When εx < 0 (Fig. 2(c), 2(e), 2(f)), one may notice that some of the modes have forward wave branch, as well as backward wave branch with antiparallel phase (vp) and group (vg) velocities. The two branches merge at a mode-degeneracy point, corresponding to a ‘critical’ reduced slab thickness with zero group velocity. Due to the difficult to achieve magnetic response at optical range, we restrict on non-magnetic AMM with permeability being 1. Therefore, we focus on Set E. Corresponding to the parameters used in Fig. 2(e), Fig. 3(a) and 3(b) denote the variation of the group velocity and the normalized power flow P = Ptot/(|P 1|+|P 2|+|P 3|) with reduced slab thickness. It is clear that the total power Ptot vanishes and the group velocity reduces to zero at the corresponding degeneracy points. For complex guided modes, the total power flow and the group velocity are both zero, as we predicted previously.
3. Slow light waveguide analysis and simulation
The unique properties of the propagating modes can be used to slow down and even trap light. In Fig. 3(b), the group velocity decreases while the slab thickness reduces to the critical thickness for TM3 or TM4 mode at certain excitation frequency. Therefore, we design a linearly tapered waveguide to stop the wave, as illustrated in Fig. 4(a), with the same material parameters used in Fig. 3. Here we choose TM3 f mode as the operating mode because single-mode propagating can be excited while the air core thickness is correctly designed. FDTD method is employed to simulate the light propagating in the structure. Figure 4(b) demonstrates snapshots of the propagation of a monochromatic Gaussian modulated pulse with p-polarized magnetic-field component (with wavelength of 600nm) in the structure at different moments. The light pulse enters the air waveguide from the wide end (the width of air core is 1.4μm). The width of the other end is 200nm, which is less than the ‘critical’ thickness (435nm). The AMM in our simulation is modeled by a lossless, dispersive material obeying Drude model with εx = -0.1, εz = -1 and μy = 1 at 600nm wavelength. While the guided oscillating fields propagate along the tapered waveguide, the group velocity progressively decreases. At a certain moment, the front part of the light pulse always travels slower than the rear part; therefore the pulse exhibits a spatial compression due to the reduction in group velocity while propagating along the structure, as demonstrated in Fig. 4(b). Eventually, the group velocity becomes zero at the ‘critical’, pre-determined, waveguide thickness (around 80T in Fig. 4(b)). At that position, the pulse is extremely compressed into a small region and stays there. Meanwhile, the amplitudes of the field components increase to about 4 times of the input values. The stopped light pulse should stay there for a long time. However, due to the variation of the core thickness d with distance z is not adiabatic, we can not expect to observe the splitting of the pulse in its frequency constituents and “stopping” of each frequency at a different location . The amplitude of the trapped light will progressively decrease since it excites a backward-propagating forward-mode after staying for a while and the energy gradually spread out to the input end and fade out. If we try to totally stop a light, a very long adiabatically tapering structure should be used, which means that it is not easy to realize a perfect trap of the light. It should be noticed that this is totally different from the reflection by a cut-off ordinary waveguide since the light spreads out not in a pulse form as what is reflected in a cut-off case.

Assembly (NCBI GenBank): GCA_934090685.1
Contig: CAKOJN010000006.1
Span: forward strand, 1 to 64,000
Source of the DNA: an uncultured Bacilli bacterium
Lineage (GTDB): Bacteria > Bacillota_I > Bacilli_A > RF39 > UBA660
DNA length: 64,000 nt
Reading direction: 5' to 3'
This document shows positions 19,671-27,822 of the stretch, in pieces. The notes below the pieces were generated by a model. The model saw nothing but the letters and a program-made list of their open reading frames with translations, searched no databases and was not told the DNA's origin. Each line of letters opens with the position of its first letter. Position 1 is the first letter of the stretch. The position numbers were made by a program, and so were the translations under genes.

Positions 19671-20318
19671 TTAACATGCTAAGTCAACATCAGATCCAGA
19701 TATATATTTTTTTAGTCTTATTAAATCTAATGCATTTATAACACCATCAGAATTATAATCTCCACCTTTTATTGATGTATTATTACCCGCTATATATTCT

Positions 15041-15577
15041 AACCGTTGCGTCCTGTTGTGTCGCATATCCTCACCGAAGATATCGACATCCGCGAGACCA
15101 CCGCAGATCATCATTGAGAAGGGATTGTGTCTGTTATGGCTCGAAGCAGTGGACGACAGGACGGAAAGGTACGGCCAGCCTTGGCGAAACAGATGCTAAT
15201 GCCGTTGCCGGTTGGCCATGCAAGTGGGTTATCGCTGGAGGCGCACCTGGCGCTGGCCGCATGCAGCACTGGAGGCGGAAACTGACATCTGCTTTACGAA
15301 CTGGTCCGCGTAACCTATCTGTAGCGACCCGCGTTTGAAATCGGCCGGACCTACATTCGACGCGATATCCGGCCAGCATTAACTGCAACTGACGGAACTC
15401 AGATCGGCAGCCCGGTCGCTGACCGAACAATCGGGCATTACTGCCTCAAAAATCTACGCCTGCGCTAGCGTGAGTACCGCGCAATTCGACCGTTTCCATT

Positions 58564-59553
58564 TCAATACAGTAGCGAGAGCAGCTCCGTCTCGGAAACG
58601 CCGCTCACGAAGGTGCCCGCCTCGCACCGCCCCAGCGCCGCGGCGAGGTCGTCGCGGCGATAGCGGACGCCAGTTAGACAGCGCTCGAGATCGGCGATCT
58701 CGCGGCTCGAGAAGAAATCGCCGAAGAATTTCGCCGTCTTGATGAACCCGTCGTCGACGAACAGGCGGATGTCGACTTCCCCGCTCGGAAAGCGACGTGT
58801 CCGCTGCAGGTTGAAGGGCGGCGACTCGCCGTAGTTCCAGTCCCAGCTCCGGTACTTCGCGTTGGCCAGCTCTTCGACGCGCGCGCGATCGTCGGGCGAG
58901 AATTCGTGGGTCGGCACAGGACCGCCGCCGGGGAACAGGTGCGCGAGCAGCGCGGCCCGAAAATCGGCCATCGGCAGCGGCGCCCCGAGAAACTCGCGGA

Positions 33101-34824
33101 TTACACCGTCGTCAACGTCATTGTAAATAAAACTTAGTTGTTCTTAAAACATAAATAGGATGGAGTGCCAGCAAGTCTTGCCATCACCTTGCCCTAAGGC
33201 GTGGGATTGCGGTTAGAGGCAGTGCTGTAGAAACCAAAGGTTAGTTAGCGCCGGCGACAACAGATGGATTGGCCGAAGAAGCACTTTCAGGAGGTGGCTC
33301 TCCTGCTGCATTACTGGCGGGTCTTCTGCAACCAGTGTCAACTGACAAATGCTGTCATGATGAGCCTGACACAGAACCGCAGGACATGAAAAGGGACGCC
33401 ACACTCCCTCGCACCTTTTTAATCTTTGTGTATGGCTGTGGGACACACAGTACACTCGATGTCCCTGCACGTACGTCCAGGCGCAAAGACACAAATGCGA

From previous analysis, we believe that for different excitation frequencies the guided lights will stop correspondingly at different guide thicknesses in the trapper. FDTD simulations are performed to verify this analytical result (Fig. 5). It shows that the full-wave simulation agrees with the analytical result very well. The propagating light having higher frequency stops at the position with smaller waveguide thickness. If the incident light is a white light, it can be altogether trapped within a fixed area, spanning a continuous range of waveguide thicknesses.
Considering practical realization, we propose a layered medium (shown in Fig. 6), consisting of alternating silicon dioxide layer (ε 1 = 3.9) and silver layer (ε 2 < 0 at optical frequency), which can be effectively mimicked as an anisotropic metamaterial [15, 23]. The effective dielectric permittivity tensor of such structure (with N as the volume fraction of silver) is given by 
At optical frequency silver behaves as a plasmonic material with ε 2 < 0. According to the parameter data in Ref. 25, we have for example, εx = -0.125, εz = -3.31 with the silver volume fraction N = 70% at 351nm. Thus by fabricating a light trapper with such multilayered composite material, we could probably stop the 351nm light at the position when the waveguide thickness reaches 292nm.
In summary, we have investigated the guided modes in a planar air waveguide with AMM cladding. It is shown that both forward and backward waves can propagate under certain conditions, differing considerably from those of a conventional dielectric waveguide. The propagating electromagnetic waves can be stopped at the critical point where the forward and backward modes degenerate together, as a result of the power flows in the two media totally cancelling out. A linearly tapered air waveguide is introduced to bring the propagating wave to a complete standstill. We believe that such air waveguide have two distinguished advantages, i.e., less influence of material losses on the guiding light, and easier fabrication with layered metal/dielectric structures. Therefore, the proposed air waveguide is more suitable for most conceived applications.
This work is supported by the National Basic Research Program of China (No. 2004CB719800) and the National Nature Science Foundations (No. 60671002 and No. 60801001).